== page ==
Water: Eventually We will get it Right…

Blog by James Dalton. The future of our planet and the stability of our natural, social, and economic systems will very much be measured by the impact of activities at the national level, in countries, doing things, on-the-ground. Guided by the Sustainable Development Goals, the targets and indicators of progress for the Goals are currently under scrutiny by countries at the UN Headquarters in New York.

James Dalton at HLPF SDG6 review, 9 July 2018, New York

At the United Nations High-level Political Forum, progress against the goals is being reviewed, based on a sub-set of goals to be reviewed each year. This year the focus is on Goal 6: Water; Goal 7: Energy; Goal 11: Cities; Goal 12; Sustainable Consumption and Production; Goal 15: Life on Land; and Goal 17 on the Means of Implementation. 

Reporting on the progress with the different UN agencies and partners involved, the Review of SDG6 Implementation session took place on Monday 9th July. The SDG6 synthesis report launched at the week highlighted some familiar messages:

  • Agriculture offers the opportunity for significant savings on water as the sector responsible for 70% of withdrawals.  The largest user being irrigated agriculture;
  • Water quality continues to get worse, and things are not moving fast enough to deal with this problem that can directly affect human health.
  • Globally, we have lost 70 per cent of our natural wetlands over the last century.
  • Not enough is being done to downscale the SDG targets into national planning processes, policies, and strategies to localise the targets into tangible actions.
  • Data remains a missing foundation to inform, improve decision making, drive better governance and transparency. 

It is not easy reading – partly due to its familiarity.

What this all means is that things are off-track.  Way off-track.

Discussions on Monday served as reminders of the challenge ahead, with the call for increasing partnerships and finance.  But what was not clear is where the finance will come from?  Finance was a clear limit to success in reporting on Integrated Water Resource Management (IWRM) progress, and crucially for water supply and sanitation – also off-track.  As countries themselves are responsible in downscaling the SDG targets to their own situations, and for directing and sourcing resources to achieve the targets, the actual sources of finance were worryingly absent in the discussion.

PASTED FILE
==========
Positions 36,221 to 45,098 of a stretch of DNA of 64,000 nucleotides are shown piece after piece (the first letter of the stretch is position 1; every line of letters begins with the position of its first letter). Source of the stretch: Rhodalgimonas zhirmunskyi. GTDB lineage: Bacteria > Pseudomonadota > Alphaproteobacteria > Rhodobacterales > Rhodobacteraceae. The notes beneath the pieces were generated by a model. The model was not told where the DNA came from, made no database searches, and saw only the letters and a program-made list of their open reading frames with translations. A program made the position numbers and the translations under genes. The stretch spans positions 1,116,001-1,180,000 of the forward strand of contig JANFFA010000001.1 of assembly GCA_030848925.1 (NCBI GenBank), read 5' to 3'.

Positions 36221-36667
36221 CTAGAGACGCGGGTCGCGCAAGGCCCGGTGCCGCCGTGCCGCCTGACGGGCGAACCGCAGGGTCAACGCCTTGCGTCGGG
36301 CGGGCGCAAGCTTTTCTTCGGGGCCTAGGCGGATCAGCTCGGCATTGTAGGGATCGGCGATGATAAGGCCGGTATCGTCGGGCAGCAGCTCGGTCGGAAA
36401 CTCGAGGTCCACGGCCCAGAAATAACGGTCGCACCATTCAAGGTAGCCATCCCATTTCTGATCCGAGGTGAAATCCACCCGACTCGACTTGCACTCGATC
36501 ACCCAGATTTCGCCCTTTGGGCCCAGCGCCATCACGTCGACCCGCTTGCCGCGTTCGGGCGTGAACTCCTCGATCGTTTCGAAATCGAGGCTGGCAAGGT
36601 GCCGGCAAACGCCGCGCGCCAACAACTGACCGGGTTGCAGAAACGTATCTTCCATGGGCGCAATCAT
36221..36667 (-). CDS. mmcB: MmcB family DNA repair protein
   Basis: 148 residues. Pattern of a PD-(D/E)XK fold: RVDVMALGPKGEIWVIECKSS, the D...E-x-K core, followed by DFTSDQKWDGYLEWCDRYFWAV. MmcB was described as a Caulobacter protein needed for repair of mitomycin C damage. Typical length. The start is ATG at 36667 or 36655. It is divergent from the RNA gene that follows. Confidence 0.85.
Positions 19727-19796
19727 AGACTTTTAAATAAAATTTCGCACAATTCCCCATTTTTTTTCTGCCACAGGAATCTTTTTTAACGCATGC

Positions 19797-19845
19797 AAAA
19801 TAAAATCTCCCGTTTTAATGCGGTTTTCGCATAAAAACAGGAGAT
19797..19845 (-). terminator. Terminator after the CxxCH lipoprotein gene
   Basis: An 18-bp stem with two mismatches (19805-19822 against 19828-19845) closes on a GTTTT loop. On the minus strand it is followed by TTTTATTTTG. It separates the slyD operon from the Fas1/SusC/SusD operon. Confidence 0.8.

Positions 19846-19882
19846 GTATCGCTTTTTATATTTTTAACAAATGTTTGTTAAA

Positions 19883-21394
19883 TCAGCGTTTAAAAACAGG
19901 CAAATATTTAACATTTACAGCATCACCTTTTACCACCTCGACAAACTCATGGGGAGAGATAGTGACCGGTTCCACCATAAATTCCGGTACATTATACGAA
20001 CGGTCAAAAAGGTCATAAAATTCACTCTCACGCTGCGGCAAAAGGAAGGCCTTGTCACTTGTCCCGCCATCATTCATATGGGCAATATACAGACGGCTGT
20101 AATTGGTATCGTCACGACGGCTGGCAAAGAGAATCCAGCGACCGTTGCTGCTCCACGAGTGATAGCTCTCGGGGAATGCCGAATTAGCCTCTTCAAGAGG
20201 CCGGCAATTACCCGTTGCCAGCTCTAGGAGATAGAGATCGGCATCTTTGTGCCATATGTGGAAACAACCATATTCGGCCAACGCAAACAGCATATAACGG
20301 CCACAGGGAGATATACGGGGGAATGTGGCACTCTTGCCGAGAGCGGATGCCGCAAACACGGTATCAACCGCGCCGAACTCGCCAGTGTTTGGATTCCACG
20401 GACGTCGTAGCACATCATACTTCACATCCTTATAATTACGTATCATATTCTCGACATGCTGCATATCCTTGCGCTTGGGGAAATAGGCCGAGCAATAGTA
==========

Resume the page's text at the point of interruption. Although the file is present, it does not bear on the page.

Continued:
Technically the world knows how to manage water.  We have been doing it for some time.  It needs modernising – the contemporary needs to become the new conventional, and there are some sure signs of progress from non-state actors and the private sector around new water management including Nature-Based Solutions in modernising IWRM.

As our hydrology changes due to climate change, and our social and industrial needs for water add further stress to water resources, so we need to manage it for the scarce, valuable, crucial resource it is.  We have not done this to date. 

We have instead used it based on different sectoral needs, and then thrown the wastewater downstream or into the ocean – out of sight and out of mind.

This annual meeting to review progress against the SDG goals is a warning sign.  A warning that we are not doing enough, and what we are doing is not at the speed and scale needed. 

What is needed is a new water culture, the recognition that the contractual partnerships of the past are not going to work for us in the future. We need new, multi-funded collaboratives of different partners. Collaborations that are guided by the SDG’s into national targets.  Targets that can then be matched to on-the-ground existing or new projects and programmes with the requisite policy review and reform at a speed that matches the severity of the problems, starting with the targets that are most off-track.

As finance needs to be blended and decentralised for different objectives, returns, and donors, so do the partners in new collaborations.  It is the culture of water then that needs to change – a move away from the dominance of centralised, infrastructure planning, decisions to multi-scale collaboration across agencies - accessing, generating, and mobilising decentralised finance.

This wasn’t in the room on Monday. Change then is needed. 

Wind turbines at seashore wetland Photo: ©Richie Chan/Shutterstock

But we should be hopeful.  Not achieving the targets under SDG6 will create additional costs, and in some ways, crises. These will manifest through not delivering against the other targets such as food security.  We cannot easily reduce poverty without water, or improve human health, or grow more food, or generate electricity, or protect our natural ecosystems that supply us with the resources we need to sustain economic growth.

Target 15.1, to ‘…ensure the conservation, restoration and sustainable use of terrestrial and inland freshwater ecosystems and their services, in particular forests, wetlands, mountains and drylands, in line with obligations under international agreement’ would be a surefire way to underpin the success of all other goals. And it’s a target all sectors should be supporting if you reflect on the underlying principles of sustainable development - development that meet the needs of the present without compromising the ability of future generations.

The inter-linkages across the SDGs are vast.  So too then the collaboration needed across institutions to mobilise the solutions, to change the culture of water management through greater alliances across sectors, and to use better water management to achieve all the SDGs.

Culture, after all, eats strategy for breakfast.


Dr James Dalton is a.i. Director of the IUCN Global Water Programme

Go to top